On October 23, 1944, the largest naval battle of World War II — and by some measures, the largest naval battle in recorded history — began in the Leyte Gulf off the coast of the Philippines. The Battle of Leyte Gulf saw units of the U.S. Navy’s 3rd and 7th fleets and Royal Australian Navy elements battle with the Imperial Japanese Navy. The three-day naval battle was actually a series of engagements around the Philippine islands of Leyte, Samar and Luzon.
(americanmilitarynews.com)

Nine Ingenious Weapons of the Polish Underground
In August 1944, 20,000 fighters from Poland’s underground Armia Krajowa (AK) or “Home Army,” launched a series of assaults on Nazi forces. The offensive, which targeted Wehrmacht and SS units stationed in and around the Polish capital of Warsaw, was the capstone to months of unrest that had rocked German-controlled areas like Lublin, Zamość, Wilno, and Lwow. Yet despite the abruptness of the attacks, the campaign, which was dubbed Operation Tempest, was a long time in the making: the 400,000-strong Home Army had been secretly stockpiling weapons and ammunition for the onslaught for more than a year.
(militaryhistorynow.com)

How Cinema Under the Nazis Distracted Germans From the War - and Survived Until the End
On May 8, 75 years ago, the Germans surrendered and WWII was over. Yet, even right until the end of the war, Germans were still going to the movies, enjoying films commissioned by the Nazis.
(thewire.in)

Non-Jewish couple who sheltered filmmaker Roman Polanski during WW2 named Righteous Among the Nations
A non-Jewish couple who risked their lives to help shelter Jewish filmmaker Roman Polanski during World War II have posthumously been named 'Righteous among the Nations' by Israel's World Holocaust Remembrance Center.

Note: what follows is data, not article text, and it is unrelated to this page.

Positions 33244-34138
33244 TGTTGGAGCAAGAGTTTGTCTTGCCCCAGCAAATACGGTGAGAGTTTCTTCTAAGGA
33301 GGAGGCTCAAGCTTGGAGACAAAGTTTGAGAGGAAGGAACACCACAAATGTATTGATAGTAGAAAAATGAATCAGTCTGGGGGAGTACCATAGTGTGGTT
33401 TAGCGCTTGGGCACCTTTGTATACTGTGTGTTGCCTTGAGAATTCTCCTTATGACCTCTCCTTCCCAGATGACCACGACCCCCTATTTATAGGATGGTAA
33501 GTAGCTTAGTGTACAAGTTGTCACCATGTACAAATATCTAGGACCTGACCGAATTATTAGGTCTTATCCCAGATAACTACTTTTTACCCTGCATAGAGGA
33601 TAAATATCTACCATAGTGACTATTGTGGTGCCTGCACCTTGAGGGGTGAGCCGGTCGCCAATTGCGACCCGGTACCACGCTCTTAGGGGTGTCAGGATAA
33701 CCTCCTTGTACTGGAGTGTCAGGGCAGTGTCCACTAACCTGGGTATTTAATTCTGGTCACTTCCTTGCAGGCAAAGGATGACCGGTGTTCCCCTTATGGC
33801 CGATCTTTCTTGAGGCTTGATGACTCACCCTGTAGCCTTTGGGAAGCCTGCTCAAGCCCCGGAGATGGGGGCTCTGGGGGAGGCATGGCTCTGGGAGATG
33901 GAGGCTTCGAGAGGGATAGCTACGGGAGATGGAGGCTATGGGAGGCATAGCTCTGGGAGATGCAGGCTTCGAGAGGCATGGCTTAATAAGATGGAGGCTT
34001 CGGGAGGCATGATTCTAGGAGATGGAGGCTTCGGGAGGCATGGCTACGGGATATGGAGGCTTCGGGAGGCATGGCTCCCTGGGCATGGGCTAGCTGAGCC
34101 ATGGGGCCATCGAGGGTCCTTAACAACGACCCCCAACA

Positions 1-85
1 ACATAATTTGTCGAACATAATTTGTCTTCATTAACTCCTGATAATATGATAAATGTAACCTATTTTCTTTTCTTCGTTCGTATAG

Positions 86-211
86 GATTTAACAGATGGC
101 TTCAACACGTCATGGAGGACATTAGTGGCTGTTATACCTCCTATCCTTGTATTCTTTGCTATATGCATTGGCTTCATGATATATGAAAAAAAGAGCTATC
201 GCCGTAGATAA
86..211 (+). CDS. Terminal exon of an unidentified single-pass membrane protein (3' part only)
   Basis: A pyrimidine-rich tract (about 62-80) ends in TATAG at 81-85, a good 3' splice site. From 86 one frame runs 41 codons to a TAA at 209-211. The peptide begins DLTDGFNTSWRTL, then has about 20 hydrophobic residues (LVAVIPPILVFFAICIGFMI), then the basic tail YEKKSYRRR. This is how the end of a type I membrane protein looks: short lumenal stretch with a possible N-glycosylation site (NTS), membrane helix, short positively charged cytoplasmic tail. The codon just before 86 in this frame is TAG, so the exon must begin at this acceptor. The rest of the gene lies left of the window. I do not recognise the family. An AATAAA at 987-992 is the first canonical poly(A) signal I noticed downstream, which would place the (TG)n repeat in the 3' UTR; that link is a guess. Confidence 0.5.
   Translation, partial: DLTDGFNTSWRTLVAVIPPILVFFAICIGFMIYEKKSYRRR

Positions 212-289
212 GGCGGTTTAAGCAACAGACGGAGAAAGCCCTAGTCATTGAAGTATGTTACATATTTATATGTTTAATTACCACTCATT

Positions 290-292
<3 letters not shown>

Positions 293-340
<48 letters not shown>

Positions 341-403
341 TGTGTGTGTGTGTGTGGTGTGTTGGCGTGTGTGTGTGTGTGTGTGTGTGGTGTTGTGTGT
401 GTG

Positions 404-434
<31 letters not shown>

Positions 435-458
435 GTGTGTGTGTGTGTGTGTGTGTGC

(dw.com)

Globe-Themed Bar From Hitler’s Yacht Is Being Sold for $75,000
On October 29, Alexander Historical Auctions in Maryland will sell off an item that comes with a mandated starting bid of $75,000: a self-contained bar and five bar stools that once sat on Adolf Hitler’s yacht, which was called Aviso Grille.
(observer.com)

Handwritten speeches by Hitler fetch over $40K at Munich auction
Handwritten speech notes by Nazi dictator Adolf Hitler sold at auction in Munich. The Hermann Historica auction house defended the sale of the manuscripts, all dated before the outbreak of World War II, saying they were of historical significance and belong preserved in a museum. A 9-page manuscript by Hitler outlining his speech to new military officers in Berlin in 1939 about eight months before the beginning of World War II fetched the top price of 34,000 euros ($40,300).
(indiatimes.com)

The SS Officer’s Armchair: Uncovering the hidden life of a Nazi’ stationed in Prague, part II